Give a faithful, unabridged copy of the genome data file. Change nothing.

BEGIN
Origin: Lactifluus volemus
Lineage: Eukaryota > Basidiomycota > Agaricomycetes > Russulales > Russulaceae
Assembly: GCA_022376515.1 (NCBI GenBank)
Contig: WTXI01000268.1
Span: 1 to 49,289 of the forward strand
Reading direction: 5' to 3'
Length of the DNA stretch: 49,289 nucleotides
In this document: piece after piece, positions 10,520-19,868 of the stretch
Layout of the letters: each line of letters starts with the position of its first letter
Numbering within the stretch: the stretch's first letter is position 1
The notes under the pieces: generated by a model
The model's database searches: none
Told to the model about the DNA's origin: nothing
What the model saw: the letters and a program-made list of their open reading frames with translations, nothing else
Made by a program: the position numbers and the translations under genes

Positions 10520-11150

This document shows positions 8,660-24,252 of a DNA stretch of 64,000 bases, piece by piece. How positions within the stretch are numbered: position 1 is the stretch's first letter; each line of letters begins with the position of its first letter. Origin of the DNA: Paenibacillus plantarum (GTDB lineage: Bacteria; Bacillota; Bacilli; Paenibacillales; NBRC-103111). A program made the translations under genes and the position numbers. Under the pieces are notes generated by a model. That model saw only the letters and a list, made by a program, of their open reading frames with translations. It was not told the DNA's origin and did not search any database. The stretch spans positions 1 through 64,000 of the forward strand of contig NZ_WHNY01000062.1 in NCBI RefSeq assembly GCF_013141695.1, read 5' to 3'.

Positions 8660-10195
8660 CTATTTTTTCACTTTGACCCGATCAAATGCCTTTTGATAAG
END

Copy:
Origin: Lactifluus volemus
Lineage: Eukaryota > Basidiomycota > Agaricomycetes > Russulales > Russulaceae
Assembly: GCA_022376515.1 (NCBI GenBank)
Contig: WTXI01000268.1
Span: 1 to 49,289 of the forward strand
Reading direction: 5' to 3'
Length of the DNA stretch: 49,289 nucleotides
In this document: piece after piece, positions 10,520-19,868 of the stretch
Layout of the letters: each line of letters starts with the position of its first letter
Numbering within the stretch: the stretch's first letter is position 1
The notes under the pieces: generated by a model
The model's database searches: none
Told to the model about the DNA's origin: nothing
What the model saw: the letters and a program-made list of their open reading frames with translations, nothing else
Made by a program: the position numbers and the translations under genes

Positions 10520-11150

This document shows positions 8,660-24,252 of a DNA stretch of 64,000 bases, piece by piece. How positions within the stretch are numbered: position 1 is the stretch's first letter; each line of letters begins with the position of its first letter. Origin of the DNA: Paenibacillus plantarum (GTDB lineage: Bacteria; Bacillota; Bacilli; Paenibacillales; NBRC-103111). A program made the translations under genes and the position numbers. Under the pieces are notes generated by a model. That model saw only the letters and a list, made by a program, of their open reading frames with translations. It was not told the DNA's origin and did not search any database. The stretch spans positions 1 through 64,000 of the forward strand of contig NZ_WHNY01000062.1 in NCBI RefSeq assembly GCF_013141695.1, read 5' to 3'.

Positions 8660-10195
8660 CTATTTTTTCACTTTGACCCGATCAAATGCCTTTTGATAAG